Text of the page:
Suzuki RG 500 XR 40 - Team Gallina - Marco Lucchinelli 1981 World Championship.
Two examples of 125 cc engines with gearbox from the 1980s: a Mac Minarelli and a Rotax, also used in karting and on which the Mikuni Kogyo 34 magnesium carburettor could be mounted. © ©
How it’s made
The Mikuni Kogyo 35 made of magnesium does not have any identification marks on its body. However, we know that the Mikuni Corporation usually uses the letters VM for its round valve carburettors, with this structure (the letter V stands for round guillotine and M for the type of body that must work vertically and with the guillotine operated directly from the cable) followed by the diameter dimension in millimetres. There are no abbreviations on the body of this carburettor to recognise it with precision. The impression that this model gives, at first glance, is that it is very compact, perhaps a little squat. However, let's not forget that we are dealing with a diameter of 35 mm, much larger than the current ones used in the KZ class. The fact that it has a diameter like this and overall small dimensions is due to the fact that it was made for motorcycling where the dimensions had to be reduced to the bare minimum. It is easy to understand that, in order to maintain a resistant structure, there was little room to go further with the diameter of the duct, because looking at the rear part that is inserted into the intake manifold, we notice how much the thickness of the connection is reduced to a minimum. Its duct has a cylindrical section, with a real diameter of 34.9 mm, and mounts a traditional round valve combined with a yellow plastic ring nut and a starter kit with short clip, less practical than the lever one used today. but still very easy to use and contained in size. We are unable to measure the original external inlet on the intake side since it has been modified and brought to 63 mm, for use strictly without a filter as required at the time in the racing field. This model was made in two versions, a "right" and a "left" to ensure that it worked correctly when cornering, when the bike remained leaning and it was necessary to allow the normal oscillation of the float inside the tank. In fact, the float was connected via the balance wheel laterally with respect to the central axis of the carburettor. The two versions also had different petrol inlets positioned with respect to the intake on the right or left side in such a way as to always remain facing forward.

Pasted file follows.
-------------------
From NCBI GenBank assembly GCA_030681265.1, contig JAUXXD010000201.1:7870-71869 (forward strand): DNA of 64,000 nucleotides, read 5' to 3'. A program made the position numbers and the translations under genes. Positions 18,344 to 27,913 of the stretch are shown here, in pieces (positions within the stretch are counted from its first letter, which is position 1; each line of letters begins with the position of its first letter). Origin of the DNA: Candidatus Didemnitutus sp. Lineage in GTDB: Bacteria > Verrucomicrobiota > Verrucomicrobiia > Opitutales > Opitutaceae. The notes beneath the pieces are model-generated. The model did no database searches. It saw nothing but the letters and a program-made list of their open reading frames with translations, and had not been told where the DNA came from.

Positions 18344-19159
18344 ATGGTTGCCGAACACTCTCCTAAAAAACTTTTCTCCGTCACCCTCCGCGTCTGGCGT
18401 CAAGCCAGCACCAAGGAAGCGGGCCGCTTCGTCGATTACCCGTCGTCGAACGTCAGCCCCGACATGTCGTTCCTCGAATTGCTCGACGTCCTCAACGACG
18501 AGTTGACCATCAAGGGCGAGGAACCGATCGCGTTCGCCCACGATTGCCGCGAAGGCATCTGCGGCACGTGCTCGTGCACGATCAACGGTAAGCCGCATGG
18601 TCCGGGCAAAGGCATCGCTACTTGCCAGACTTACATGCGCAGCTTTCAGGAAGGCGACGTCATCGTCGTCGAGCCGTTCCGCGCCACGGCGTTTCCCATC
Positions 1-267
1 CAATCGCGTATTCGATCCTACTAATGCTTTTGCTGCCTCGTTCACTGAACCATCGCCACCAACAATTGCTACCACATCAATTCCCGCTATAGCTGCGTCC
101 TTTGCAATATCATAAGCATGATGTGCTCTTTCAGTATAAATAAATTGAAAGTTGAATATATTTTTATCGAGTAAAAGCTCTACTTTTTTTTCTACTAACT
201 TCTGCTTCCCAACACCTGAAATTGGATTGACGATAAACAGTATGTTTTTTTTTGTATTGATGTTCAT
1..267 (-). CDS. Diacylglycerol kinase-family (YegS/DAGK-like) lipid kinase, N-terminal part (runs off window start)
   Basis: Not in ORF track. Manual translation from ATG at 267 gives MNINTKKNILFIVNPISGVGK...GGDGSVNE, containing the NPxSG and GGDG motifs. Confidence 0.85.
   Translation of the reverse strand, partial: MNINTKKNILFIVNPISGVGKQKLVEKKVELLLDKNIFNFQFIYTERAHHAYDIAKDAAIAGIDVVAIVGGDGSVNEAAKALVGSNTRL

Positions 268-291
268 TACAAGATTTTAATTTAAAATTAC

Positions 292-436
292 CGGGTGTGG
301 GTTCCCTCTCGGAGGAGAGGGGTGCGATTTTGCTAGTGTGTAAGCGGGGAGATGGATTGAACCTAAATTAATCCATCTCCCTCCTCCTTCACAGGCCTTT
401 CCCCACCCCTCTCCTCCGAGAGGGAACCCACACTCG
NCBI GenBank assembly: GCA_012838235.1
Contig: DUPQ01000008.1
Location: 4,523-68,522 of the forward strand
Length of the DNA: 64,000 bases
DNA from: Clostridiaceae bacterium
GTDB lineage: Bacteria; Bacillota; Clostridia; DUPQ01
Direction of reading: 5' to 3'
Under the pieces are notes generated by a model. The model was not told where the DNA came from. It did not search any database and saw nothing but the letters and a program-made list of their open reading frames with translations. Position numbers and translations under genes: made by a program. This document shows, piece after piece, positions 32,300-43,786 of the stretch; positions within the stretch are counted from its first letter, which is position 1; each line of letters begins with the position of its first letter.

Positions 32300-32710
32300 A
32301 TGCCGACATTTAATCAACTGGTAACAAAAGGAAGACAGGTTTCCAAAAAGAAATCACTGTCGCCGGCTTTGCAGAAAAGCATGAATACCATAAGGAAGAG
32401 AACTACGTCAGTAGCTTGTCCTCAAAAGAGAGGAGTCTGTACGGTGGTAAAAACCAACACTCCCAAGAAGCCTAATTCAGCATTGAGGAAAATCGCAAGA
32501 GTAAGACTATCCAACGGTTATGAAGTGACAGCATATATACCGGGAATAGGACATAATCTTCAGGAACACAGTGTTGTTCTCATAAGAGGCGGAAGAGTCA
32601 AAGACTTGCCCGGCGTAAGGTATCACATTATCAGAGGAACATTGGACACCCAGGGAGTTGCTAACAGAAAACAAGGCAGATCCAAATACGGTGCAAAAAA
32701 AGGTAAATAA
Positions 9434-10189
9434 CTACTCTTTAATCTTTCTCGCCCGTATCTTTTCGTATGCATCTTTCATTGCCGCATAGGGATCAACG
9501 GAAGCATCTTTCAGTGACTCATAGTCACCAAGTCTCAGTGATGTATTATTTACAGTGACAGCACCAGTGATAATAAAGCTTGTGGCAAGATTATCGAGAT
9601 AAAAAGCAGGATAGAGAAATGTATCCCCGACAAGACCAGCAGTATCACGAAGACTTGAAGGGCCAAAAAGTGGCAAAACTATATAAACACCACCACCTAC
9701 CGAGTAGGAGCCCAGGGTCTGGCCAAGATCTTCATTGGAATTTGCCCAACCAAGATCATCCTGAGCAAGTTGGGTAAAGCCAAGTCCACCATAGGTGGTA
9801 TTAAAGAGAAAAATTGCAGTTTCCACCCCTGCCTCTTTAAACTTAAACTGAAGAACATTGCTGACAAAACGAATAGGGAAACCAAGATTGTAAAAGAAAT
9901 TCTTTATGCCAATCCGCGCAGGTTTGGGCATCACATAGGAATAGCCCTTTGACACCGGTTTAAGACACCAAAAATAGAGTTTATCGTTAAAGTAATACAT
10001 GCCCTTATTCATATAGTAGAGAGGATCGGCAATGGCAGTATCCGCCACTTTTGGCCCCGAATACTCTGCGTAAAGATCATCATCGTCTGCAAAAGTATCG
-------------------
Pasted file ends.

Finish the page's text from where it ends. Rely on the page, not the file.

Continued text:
Mikuni Kogyo 35 magnesium.
Traditional round fuel valve.
Venturi flange (not original).
Carburettor outlet.
Float with lateral attachment, mounted on the right side of the engine.